A graphic history of Tetris; fiction from Rob Davis, Aimée de Jongh, and Deborah Levy and Andrzej Klimowski; biographies of Salvador Dalí and Roger Casement; adaptations of ghost stories by M.R. James; and the latest addition to the One Year Wiser series: this autumn we bring you a collection of graphic novels and visual narratives to inspire, inform and entertain.
Our autumn lineup kicks off with the release of a graphic biography by Fionnuala Doran, The Trial of Roger Casement. Doran, who won the British Library’s “Comics Unmasked” competition in 2014, has chosen as the subject of her debut graphic novel the extraordinary life of Roger Casement. In 1911, Casement was knighted for his humanitarian work; five years later, he was hanged for treason. The Trial of Roger Casement traces the astonishing downfall of an Irishman once feted for his compassion but later condemned both as a revolutionary and as a homosexual.
Mike Medaglia follows his bestselling collection of illustrated meditations with One Year Wiser: A Gratitude Journal. Filled with uplifting quotes and guidance, this beautifully produced journal will help you keep a lasting record of the small moments that reflect the richness and variety of life. Keep it on your bedside table – and start living the grateful life.
Originally slated for June this year, Stardust Nation by Deborah Levy and Andrzej Klimowski will now hit the shelves in September – and it’s worth the wait. Adapted from one of the centrepieces of Levy’s short story collection Black Vodka, Stardust Nation follows the story of Nikos Gazidis, a man suffering from a strange psychiatric condition: he seems to have unwittingly crashed into the consciousness of his boss. Written by the Booker-shortlisted author of Swimming Home, Stardust Nation is an absurdly funny, unsettling and unforgettable graphic novel about memory, empathy and how we are, all of us, connected.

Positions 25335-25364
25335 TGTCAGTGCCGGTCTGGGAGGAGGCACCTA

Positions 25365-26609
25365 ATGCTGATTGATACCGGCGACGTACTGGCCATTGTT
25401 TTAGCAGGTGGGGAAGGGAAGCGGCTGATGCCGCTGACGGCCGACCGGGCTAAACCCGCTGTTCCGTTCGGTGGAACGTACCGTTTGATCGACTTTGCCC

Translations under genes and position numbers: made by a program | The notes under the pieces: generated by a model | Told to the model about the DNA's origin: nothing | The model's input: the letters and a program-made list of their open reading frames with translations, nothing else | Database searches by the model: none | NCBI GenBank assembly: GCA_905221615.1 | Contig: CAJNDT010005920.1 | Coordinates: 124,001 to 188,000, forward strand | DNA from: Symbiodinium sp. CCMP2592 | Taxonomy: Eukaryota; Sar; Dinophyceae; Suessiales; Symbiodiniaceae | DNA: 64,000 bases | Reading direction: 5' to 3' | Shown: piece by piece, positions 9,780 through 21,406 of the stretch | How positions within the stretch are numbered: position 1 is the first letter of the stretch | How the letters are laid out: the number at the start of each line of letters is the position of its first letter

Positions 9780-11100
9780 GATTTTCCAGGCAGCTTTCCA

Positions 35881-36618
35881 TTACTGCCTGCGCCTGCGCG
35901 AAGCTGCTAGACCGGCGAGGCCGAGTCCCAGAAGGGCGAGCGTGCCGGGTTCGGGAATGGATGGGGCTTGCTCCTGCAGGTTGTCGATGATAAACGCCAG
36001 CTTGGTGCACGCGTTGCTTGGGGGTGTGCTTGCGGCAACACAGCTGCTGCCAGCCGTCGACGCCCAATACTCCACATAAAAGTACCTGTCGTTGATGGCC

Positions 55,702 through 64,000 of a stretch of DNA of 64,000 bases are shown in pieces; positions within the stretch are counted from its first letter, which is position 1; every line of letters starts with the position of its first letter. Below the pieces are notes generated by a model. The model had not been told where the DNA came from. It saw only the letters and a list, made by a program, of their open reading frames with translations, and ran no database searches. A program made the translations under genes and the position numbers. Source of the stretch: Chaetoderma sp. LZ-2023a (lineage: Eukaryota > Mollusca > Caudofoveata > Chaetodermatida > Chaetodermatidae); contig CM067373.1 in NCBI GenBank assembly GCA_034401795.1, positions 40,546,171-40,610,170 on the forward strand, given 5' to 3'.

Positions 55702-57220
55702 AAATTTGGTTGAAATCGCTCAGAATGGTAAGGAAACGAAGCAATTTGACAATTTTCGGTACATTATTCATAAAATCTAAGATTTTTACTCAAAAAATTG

In October, the latest addition to our Art Masters series: Dalí by Edmond Baudoin. The veteran French comics artist asks, who was Salvador Dalí? A madman? A genius? An exhibitionist? There is no shortage of labels for the Surrealist painter, who was as well known for his acts of public bravado as for his extraordinary work. Commissioned by the Pompidou Centre, Dalí is a rigorously researched and absorbing portrait of a singular artist and an enigmatic man.
We celebrate Halloween with the release of Ghost Stories of an Antiquary, Vol. 1., which collects graphic retellings of four spine-chilling tales by the renowned medievalist and writer M.R. James. Adapted by Leah Moore and John Reppion, and illustrated by four outstanding comics artists, Ghost Stories gives a new lease of life to some of James’s best-known works: “Canon Alberic’s Scrap-book” (illus. Aneke), “Lost Hearts” (illus. Kit Buss), “The Mezzotint” (illus. Fouad Mezher) and “The Ash-tree” (illus. Alisdair Wood). Vanishing children, spectral works of art, vengeance from beyond the grave: these tales have it all.
Return of the Honey Buzzard by Aimée de Jongh (October) tells the story of Simon, the third-generation owner of the struggling Antoinisse Book Shop. When he witnesses a suicide, old memories intrude, guilt bubbles up and his grip on reality loosens. Haunted by the past, Simon struggles to face the future. It is only in the tender, ethereal presence of Regina that he is able to open up – and, finally, to look ahead. Powerful, perceptive and beautifully drawn, The Return of the Honey Buzzard is a compelling graphic novel about grief, love, our actions and their consequences.
As previously announced, October also sees the release of Tetris: The Games People Play by Box Brown. This hotly anticipated – and, we can confirm, brilliant – graphic novel is a dramatic and surprising history of the most ubiquitous and addictive video game of all time. I follows the story of Tetris’s Russian creator Alexey Pajitnov, who created the game in his spare time, and spotlights the innumerable businessmen who were desperate to monetise it. Box Brown untangles Tetris’s complex history – the bidding wars, clandestine trips to Moscow, backroom deals and miscommunications – and while doing so delves deep into the role games play in art, culture and commerce.
Finally, November brings us a brand new graphic novel from Rob Davis. In his British Comic Award-winning The Motherless Oven, Scarper Lee asked: “Who the hell is Vera Pike?” The Can Opener’s Daughter gives us a chance to find out. Charting Vera’s unsettling childhood, the book takes us from her home in Parliament to suicide school, and from the Bear Park to the black woods that lie beyond. In the present day, Vera and Castro Smith are determined to see their friend Scarper again – but is he still alive? And if so, can they save him? Can anyone outlive their deathday? Both a sequel and a darkly inventive standalone graphic novel, The Can Opener’s Daughter answers many of the questions posed in The Motherless Oven, while asking plenty more of its own.
So, even if it doesn’t seem like it right now, there are things to look forward to, a couple of them European.